Being a Woman

Good afternoon, dear readers. Allow me to forewarn you; this post is not going to be lighthearted. My usual snark and cynicism will have decreased substantially, because for International Women’s Day, I’ve decided to discuss my experiences with being a woman. If you’re not wanting to hear about that kind of thing, this post may not be for you. 

Yesterday, I went on a run outside. Which is rare for me, mostly because I dislike running, but also because it’s easier to simply stay inside and run on a machine. But the weather was beautiful, and I felt like I needed some time outside. Everything was going well. I’d passed a few blocks and was beginning to feel the good-old-excruciating pain that comes with running. 

But then, I stopped. 

I quickly scanned my surroundings, removed my ponytail, and felt for my phone in my pocket. For the remainder of my run, I held my water bottle tightly, kept my hand on my phone, and jogged with my hair down. I couldn’t stop thinking, “What if I find myself in danger? What if I have to call the police? What if my water bottle is all I have to defend myself?” 

I probably sound paranoid, I know. Surely in this day and age, in my own neighborhood, with the nationwide crackdown on sexual violence, I’m not at risk for any serious occurrence. Right? 


According to the NSVRC, 1 in 3 women will experience a form of sexual violence in their lifetime. These statistics are current, with females ages 16-19 at nearly 4 times the risk. I can attest to the accuracy. I see it every day. 

I see it in the girls at my school, on the news, on social media, the list goes on. Though sexual violence itself has decreased over the last few decades, it remains prevalent in everyday life. In the middle-aged man that wouldn’t stop staring at my chest at the gym. In the boy that asked me for nudes and then blocked me when I said no. In the man on the news who thought it was okay to spank a reporter on live TV. It’s not always the actions themselves; it’s the mindset of the perpetrators that allows this kind of thing to continue.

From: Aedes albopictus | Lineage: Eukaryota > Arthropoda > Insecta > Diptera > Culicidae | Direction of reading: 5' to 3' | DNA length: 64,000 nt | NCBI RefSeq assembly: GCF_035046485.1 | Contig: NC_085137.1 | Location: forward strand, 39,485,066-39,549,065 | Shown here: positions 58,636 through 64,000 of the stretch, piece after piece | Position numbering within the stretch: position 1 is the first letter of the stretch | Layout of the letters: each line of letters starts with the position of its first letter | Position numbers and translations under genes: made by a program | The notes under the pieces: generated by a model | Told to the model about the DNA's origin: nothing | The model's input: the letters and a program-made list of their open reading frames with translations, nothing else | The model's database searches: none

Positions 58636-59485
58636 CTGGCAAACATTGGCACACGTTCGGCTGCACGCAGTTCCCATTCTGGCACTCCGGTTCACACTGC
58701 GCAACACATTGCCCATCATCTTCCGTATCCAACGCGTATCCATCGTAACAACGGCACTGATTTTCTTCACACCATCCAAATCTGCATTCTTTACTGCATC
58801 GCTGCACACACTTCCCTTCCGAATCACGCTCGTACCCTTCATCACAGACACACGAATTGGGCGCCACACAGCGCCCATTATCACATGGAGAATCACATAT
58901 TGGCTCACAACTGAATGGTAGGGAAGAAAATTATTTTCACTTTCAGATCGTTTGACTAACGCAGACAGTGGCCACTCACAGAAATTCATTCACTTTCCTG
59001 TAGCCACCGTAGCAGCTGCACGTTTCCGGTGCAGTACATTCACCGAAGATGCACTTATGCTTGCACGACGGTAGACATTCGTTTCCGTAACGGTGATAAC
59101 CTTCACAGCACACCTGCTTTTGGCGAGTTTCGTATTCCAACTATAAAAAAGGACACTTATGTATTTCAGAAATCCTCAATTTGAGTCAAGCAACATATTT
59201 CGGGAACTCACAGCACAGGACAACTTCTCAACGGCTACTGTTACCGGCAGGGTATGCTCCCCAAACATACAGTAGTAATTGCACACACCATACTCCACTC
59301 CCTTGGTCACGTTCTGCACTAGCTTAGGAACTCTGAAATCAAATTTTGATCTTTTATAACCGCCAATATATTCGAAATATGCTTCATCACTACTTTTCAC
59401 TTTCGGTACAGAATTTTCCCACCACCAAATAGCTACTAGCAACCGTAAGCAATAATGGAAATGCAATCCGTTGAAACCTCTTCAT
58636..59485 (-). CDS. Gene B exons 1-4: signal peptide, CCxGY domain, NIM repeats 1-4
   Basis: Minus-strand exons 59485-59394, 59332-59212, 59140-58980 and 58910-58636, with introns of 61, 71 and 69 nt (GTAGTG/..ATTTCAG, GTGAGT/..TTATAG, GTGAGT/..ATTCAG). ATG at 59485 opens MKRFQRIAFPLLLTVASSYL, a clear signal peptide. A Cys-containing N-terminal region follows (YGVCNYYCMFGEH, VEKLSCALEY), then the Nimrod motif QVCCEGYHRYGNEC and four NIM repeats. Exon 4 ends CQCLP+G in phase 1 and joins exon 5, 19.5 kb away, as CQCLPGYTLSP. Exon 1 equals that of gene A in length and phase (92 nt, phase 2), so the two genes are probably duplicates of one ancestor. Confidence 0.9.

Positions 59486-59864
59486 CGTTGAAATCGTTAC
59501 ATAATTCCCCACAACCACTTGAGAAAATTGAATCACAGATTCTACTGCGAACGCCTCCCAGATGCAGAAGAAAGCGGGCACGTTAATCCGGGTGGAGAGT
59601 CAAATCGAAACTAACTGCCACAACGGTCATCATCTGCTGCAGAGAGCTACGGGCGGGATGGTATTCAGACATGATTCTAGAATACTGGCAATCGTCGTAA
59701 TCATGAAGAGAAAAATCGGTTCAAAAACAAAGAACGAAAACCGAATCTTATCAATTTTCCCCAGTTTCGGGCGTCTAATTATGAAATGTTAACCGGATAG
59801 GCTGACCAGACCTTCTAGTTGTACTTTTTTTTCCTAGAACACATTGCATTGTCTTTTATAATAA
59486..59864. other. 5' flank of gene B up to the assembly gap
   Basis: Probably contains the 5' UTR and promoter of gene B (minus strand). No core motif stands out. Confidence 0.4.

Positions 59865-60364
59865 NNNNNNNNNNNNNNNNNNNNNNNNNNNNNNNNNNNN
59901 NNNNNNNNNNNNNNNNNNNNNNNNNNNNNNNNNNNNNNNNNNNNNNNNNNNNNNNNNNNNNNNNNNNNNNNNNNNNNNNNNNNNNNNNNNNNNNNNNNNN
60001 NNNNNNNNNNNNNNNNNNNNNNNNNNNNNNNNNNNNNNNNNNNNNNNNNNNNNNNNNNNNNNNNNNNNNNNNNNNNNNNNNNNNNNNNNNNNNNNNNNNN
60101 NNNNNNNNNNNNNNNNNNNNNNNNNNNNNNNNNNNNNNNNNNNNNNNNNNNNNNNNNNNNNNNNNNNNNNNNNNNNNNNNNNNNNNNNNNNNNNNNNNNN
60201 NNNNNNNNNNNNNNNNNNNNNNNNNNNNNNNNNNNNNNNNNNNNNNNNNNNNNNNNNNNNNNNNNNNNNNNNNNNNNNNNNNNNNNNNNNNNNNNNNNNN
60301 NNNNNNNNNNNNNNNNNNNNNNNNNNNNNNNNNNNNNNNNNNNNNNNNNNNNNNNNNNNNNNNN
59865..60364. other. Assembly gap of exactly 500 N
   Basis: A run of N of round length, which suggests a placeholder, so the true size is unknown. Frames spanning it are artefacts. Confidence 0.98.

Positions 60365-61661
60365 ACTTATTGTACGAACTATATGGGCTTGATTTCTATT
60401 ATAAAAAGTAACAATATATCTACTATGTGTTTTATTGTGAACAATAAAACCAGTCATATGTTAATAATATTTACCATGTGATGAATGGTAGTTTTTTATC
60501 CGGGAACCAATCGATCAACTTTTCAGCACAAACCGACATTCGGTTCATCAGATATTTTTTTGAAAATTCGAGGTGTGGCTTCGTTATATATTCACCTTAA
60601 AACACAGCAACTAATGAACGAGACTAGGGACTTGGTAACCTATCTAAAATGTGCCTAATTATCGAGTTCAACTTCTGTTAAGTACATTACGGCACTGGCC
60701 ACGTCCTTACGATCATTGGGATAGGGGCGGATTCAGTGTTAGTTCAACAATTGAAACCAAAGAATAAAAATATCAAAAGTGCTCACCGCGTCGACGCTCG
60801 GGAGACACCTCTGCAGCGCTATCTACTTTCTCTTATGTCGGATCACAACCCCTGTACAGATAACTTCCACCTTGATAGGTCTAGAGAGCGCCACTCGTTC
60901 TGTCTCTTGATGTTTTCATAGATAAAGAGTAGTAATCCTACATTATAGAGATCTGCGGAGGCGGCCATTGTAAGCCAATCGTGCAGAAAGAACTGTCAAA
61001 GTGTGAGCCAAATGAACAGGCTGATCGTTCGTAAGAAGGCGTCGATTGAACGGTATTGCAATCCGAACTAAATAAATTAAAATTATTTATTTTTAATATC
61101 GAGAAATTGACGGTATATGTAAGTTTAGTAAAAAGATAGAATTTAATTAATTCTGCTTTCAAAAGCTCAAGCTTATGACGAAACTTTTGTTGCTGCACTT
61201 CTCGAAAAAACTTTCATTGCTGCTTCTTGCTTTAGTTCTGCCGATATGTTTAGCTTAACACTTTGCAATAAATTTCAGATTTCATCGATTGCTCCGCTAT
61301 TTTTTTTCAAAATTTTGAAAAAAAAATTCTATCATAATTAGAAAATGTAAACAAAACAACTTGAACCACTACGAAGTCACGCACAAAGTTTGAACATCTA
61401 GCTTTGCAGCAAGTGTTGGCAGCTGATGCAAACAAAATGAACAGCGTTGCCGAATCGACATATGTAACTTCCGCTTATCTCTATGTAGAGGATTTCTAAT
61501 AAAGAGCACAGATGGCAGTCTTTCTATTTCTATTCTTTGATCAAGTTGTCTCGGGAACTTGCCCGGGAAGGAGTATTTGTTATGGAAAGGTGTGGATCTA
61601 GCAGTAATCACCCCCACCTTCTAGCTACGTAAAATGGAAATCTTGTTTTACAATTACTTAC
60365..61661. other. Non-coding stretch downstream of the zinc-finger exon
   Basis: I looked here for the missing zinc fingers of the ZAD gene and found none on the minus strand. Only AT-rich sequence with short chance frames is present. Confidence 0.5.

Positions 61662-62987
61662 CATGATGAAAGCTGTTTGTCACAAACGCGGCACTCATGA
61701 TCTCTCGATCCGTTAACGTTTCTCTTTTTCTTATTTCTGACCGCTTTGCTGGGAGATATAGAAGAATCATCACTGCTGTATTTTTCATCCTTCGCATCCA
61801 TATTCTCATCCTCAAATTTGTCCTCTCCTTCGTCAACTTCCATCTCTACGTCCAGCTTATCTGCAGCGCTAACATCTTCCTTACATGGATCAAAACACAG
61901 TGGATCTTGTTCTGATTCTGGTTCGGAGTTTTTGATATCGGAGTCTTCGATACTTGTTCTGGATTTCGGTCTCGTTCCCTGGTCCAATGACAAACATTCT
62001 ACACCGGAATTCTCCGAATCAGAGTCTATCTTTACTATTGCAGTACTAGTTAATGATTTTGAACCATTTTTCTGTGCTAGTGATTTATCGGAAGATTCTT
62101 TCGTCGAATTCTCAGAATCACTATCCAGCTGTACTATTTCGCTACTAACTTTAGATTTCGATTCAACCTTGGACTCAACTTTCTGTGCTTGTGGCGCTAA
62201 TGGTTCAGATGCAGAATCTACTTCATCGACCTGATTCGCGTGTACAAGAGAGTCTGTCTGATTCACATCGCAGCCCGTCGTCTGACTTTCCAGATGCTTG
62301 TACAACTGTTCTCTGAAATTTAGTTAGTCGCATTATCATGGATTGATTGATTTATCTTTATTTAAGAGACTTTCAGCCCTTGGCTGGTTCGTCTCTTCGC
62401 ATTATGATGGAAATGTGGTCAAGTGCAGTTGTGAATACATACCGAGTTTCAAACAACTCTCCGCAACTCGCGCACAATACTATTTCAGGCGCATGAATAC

There have been numerous occasions in my sixteen years of life where I’ve been harassed, both physically and verbally. Mostly by males, occasionally by females. And it’s interceded every area of my world. I don’t walk outside alone anymore. I wear baggy sweatshirts to school every day to keep my body invisible. I wield my water bottle like it’s a weapon, because someday, it may need to be one. I’m not just paranoid. I see what happens constantly. 

The issue goes beyond women, of course. 1 in 6 men will experience a form of sexual violence in their lifetime. This epidemic does not discriminate. I speak strictly from my own experiences as a sixteen-year-old girl. And I know that, as a teenage girl, I would probably not be able to overpower the average middle-aged man. Or even many women. On a daily basis, I’m forced to acknowledge the shortcomings of my physical capabilities compared to others. I can lift and train as much as humanly possible, but it wouldn’t do me much good if faced with a person 6 inches taller and 100 pounds heavier. I know that. And it terrifies me. 

This is part of being a woman. Not the only part, certainly. But the part that causes me to feel unsafe in what are supposed to be safe environments. The part that clings to my sisters in public so I can protect them from forces beyond me. The part that checks the statistics frequently so I can know how to lower the risks. This is something so many people face, it sickens me. And the worst part is knowing I can’t stop it. I can’t fix it. I can only hold tightly to my loved ones and trust in my faith. 

So for those of you who hear the phrase “International Women’s Day” and think we’re already where we need to be as a society, think again. Or at least reconsider. Because this world isn’t all dark and hopeless. For every case of fear and pain I’ve seen, there are thousands more of human kindness and joy. Work to be one of those cases. Seek to help those who’ve gone through such instances, and try to instill respect in the younger generation. We can certainly make further efforts as a society to make the world a better place for everyone. 

And we can only do it together. 

Signing off,

Your fellow crusader. 

All statistics have come from the National Sexual Violence Resource Center, at They provide valuable resources for survivors of sexual violence. You can visit their website to seek out help if necessary.

Photo by Karl Magnuson on Unsplash

3 thoughts on “Being a Woman

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